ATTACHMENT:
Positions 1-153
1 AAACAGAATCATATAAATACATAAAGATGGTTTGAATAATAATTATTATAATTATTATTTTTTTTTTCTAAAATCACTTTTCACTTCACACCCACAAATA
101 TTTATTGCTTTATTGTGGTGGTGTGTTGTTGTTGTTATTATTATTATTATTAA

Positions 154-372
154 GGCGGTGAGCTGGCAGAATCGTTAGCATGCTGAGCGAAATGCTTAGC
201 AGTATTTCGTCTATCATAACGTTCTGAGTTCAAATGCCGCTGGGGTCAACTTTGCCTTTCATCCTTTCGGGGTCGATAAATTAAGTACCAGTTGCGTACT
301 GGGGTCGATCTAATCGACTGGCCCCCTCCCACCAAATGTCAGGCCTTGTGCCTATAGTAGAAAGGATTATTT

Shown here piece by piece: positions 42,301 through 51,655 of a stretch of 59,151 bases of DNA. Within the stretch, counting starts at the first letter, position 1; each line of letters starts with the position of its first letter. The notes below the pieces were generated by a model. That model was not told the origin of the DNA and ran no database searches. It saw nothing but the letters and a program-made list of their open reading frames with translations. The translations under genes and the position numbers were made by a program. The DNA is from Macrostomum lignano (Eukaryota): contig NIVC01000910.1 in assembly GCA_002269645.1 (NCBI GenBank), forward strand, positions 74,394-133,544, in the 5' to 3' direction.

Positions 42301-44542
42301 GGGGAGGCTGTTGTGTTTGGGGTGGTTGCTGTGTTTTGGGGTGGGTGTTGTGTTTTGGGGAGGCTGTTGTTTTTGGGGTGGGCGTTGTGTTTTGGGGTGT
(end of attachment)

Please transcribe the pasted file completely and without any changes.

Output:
Positions 1-153
1 AAACAGAATCATATAAATACATAAAGATGGTTTGAATAATAATTATTATAATTATTATTTTTTTTTTCTAAAATCACTTTTCACTTCACACCCACAAATA
101 TTTATTGCTTTATTGTGGTGGTGTGTTGTTGTTGTTATTATTATTATTATTAA

Positions 154-372
154 GGCGGTGAGCTGGCAGAATCGTTAGCATGCTGAGCGAAATGCTTAGC
201 AGTATTTCGTCTATCATAACGTTCTGAGTTCAAATGCCGCTGGGGTCAACTTTGCCTTTCATCCTTTCGGGGTCGATAAATTAAGTACCAGTTGCGTACT
301 GGGGTCGATCTAATCGACTGGCCCCCTCCCACCAAATGTCAGGCCTTGTGCCTATAGTAGAAAGGATTATTT

Shown here piece by piece: positions 42,301 through 51,655 of a stretch of 59,151 bases of DNA. Within the stretch, counting starts at the first letter, position 1; each line of letters starts with the position of its first letter. The notes below the pieces were generated by a model. That model was not told the origin of the DNA and ran no database searches. It saw nothing but the letters and a program-made list of their open reading frames with translations. The translations under genes and the position numbers were made by a program. The DNA is from Macrostomum lignano (Eukaryota): contig NIVC01000910.1 in assembly GCA_002269645.1 (NCBI GenBank), forward strand, positions 74,394-133,544, in the 5' to 3' direction.

Positions 42301-44542
42301 GGGGAGGCTGTTGTGTTTGGGGTGGTTGCTGTGTTTTGGGGTGGGTGTTGTGTTTTGGGGAGGCTGTTGTTTTTGGGGTGGGCGTTGTGTTTTGGGGTGT